WESM gearing up for enhanced spot market

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By MYRNA M. VELASCO, Contributor
June 2, 2021

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THE Independent Electricity Market Operator of the Philippines (IEMOP) is gearing up for the commercial launch of the Enhanced WESM Design and Operations (EWDO) of the spot market on June 29, this year, which would integrate the Mindanao system with that of the Visayas and Luzon grids.

EWDO is the entity that operates the Wholesale Electricity Spot Market (WESM) in the country.
    
IEMOP President Richard Nethercott indicated that they have been taking “necessary measures to keep up with the global trends and to come up with innovative solutions,” and these are generally aimed at enhancing market efficiencies.
    
The key features of the new system include the shorter interval of trading for the participants, from previously one hour to 5-minute interval; then the enforcement of just one pricing system for settlement; and the removal of the PMin or minimum stable load of the generating facility being traded in the market.
    
The WESM operator noted that prior to the actual schedule when the EWDO will go live, the market participants had been provided with protocols for the conduct of the limited live dispatch operations (LLDO) for Luzon, Visayas and Mindanao – and that will commence on Saturday (May 29).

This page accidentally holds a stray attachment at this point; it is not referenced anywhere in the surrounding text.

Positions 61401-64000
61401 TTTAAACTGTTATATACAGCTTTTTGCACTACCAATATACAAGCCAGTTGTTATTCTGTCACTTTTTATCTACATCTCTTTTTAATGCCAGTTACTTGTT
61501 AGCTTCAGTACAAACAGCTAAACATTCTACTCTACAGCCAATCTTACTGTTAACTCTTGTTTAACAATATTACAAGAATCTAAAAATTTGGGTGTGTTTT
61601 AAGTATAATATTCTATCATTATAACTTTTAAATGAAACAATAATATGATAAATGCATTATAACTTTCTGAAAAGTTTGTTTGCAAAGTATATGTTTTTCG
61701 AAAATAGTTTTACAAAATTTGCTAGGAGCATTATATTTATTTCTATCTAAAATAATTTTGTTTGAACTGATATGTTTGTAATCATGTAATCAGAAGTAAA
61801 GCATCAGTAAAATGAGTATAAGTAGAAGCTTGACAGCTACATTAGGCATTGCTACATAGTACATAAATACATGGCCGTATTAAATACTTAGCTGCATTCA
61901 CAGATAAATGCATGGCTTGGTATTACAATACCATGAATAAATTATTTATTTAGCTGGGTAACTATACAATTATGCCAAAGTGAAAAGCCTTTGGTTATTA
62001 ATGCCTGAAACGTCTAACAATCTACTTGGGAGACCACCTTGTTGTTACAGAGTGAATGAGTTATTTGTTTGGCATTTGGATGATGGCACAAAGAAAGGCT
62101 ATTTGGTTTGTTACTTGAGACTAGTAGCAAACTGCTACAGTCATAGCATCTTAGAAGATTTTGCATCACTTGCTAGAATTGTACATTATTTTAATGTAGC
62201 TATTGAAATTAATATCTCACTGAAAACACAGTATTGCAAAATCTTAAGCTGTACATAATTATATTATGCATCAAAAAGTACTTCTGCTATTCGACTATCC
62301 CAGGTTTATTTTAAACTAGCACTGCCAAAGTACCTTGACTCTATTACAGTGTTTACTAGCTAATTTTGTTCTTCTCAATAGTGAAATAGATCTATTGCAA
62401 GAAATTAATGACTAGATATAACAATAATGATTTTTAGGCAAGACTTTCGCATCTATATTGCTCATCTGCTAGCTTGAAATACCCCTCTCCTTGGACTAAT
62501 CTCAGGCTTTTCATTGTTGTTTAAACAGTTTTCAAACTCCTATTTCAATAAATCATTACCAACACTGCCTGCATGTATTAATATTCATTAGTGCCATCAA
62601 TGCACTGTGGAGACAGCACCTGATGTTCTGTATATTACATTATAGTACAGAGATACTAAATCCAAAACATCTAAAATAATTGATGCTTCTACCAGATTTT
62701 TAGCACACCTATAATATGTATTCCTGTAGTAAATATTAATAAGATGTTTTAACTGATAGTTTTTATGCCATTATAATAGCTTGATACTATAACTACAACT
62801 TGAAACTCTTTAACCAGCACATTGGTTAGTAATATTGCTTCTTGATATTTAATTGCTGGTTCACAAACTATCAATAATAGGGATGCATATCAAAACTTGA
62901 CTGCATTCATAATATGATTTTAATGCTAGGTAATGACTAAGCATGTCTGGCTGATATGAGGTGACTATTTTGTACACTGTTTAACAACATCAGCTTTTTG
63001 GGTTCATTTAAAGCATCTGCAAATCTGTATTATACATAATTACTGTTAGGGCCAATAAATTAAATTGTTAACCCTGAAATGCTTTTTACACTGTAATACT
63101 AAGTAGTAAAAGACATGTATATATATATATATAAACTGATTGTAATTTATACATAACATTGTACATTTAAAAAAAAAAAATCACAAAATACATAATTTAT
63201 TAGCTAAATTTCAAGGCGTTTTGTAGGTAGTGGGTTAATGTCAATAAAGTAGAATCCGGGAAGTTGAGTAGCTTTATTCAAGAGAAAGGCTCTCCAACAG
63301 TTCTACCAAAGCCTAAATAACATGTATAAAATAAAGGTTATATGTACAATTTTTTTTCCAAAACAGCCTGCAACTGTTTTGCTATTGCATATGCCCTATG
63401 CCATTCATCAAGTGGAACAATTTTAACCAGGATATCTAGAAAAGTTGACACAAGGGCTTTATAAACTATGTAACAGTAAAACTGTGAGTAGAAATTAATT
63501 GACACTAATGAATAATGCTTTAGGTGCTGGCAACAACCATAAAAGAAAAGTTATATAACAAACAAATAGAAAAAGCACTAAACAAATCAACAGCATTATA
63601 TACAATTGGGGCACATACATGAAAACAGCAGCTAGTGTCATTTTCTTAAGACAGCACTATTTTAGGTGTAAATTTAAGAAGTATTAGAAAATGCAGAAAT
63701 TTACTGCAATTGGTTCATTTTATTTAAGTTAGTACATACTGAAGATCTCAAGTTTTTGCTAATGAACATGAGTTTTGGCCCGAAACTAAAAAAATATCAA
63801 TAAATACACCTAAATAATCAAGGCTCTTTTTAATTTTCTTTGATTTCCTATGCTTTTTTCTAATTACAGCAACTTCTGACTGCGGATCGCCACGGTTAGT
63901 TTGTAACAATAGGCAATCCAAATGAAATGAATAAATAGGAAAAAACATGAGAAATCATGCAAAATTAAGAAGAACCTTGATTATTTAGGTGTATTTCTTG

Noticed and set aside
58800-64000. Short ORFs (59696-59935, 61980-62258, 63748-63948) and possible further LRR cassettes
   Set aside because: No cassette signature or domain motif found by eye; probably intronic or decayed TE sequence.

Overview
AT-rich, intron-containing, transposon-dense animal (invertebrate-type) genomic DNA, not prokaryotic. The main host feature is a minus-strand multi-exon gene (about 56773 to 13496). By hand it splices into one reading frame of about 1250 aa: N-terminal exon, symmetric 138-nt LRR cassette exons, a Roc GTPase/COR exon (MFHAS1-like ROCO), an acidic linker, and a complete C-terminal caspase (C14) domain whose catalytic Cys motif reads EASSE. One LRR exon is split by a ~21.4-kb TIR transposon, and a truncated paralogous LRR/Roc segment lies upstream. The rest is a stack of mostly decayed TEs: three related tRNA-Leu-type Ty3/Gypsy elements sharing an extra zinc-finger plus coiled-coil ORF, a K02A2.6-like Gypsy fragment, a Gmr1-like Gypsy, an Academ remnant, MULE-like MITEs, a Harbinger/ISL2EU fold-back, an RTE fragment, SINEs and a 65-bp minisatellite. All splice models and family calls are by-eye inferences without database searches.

“This effort is in line with the market operator’s pursuit to provide sustainable market solutions and services to its stakeholders and participants,” the company said.
    
The operational launch of the long-awaited WESM in Mindanao will coincide with the commercial operations of the EWDO or the enhanced trading platform for the integrated Luzon and Visayas spot market.
    
Meanwhile, Robinson Descanzo, chief operating officer of IEMOP, said the current rise in power usage had been mainly traced to the warmer temperatures that have been prevailing because of the summer season.
    
He added “the abrupt increase in demand was coupled by lower supply levels due to generator outages,” as well as the recurring gas restriction dilemma of the Malampaya field.
    
As presented to the media by Engineer John Paul Grayda, manager for pricing evaluation and analysis of IEMOP, demand for electricity in Luzon had risen to 11,091 megawatts in the May supply month, which had been higher by 971MW versus April supply month.
    
The scale of available supply in May was slightly lower at 13,219 megawatts vis-à-vis 13,355MW in April; and that was mainly due to the persistent plant outages that have been taking out more than 3,000MW of capacity from the system.
    
The significantly hotter weather conditions, Grayda noted, also sparked off escalation in prices in the WESM – hitting an average of P7.72 per kilowatt-hour in May as against P3.85 in April and P4.16 per kWh in March.
    
IEMOP further pointed out that because of outages-strained supply in the power system, “these resulted in occurrences of high market prices,” that in turn had triggered the imposition of the secondary price cap for several days in May.
    
“The secondary price cap is a price-mitigating mechanism designed to limit the persistent high market prices,” the power spot market operator has explained.
    
The WESM operator likewise manifested “an increase in the volume of customer-transactions for the first four months of the year which amounted to 25,129 gigawatt-hours or an increase of 3.0-percent from the previous year’s 24,388GWh,” and considered dominant generators are still the coal plants.

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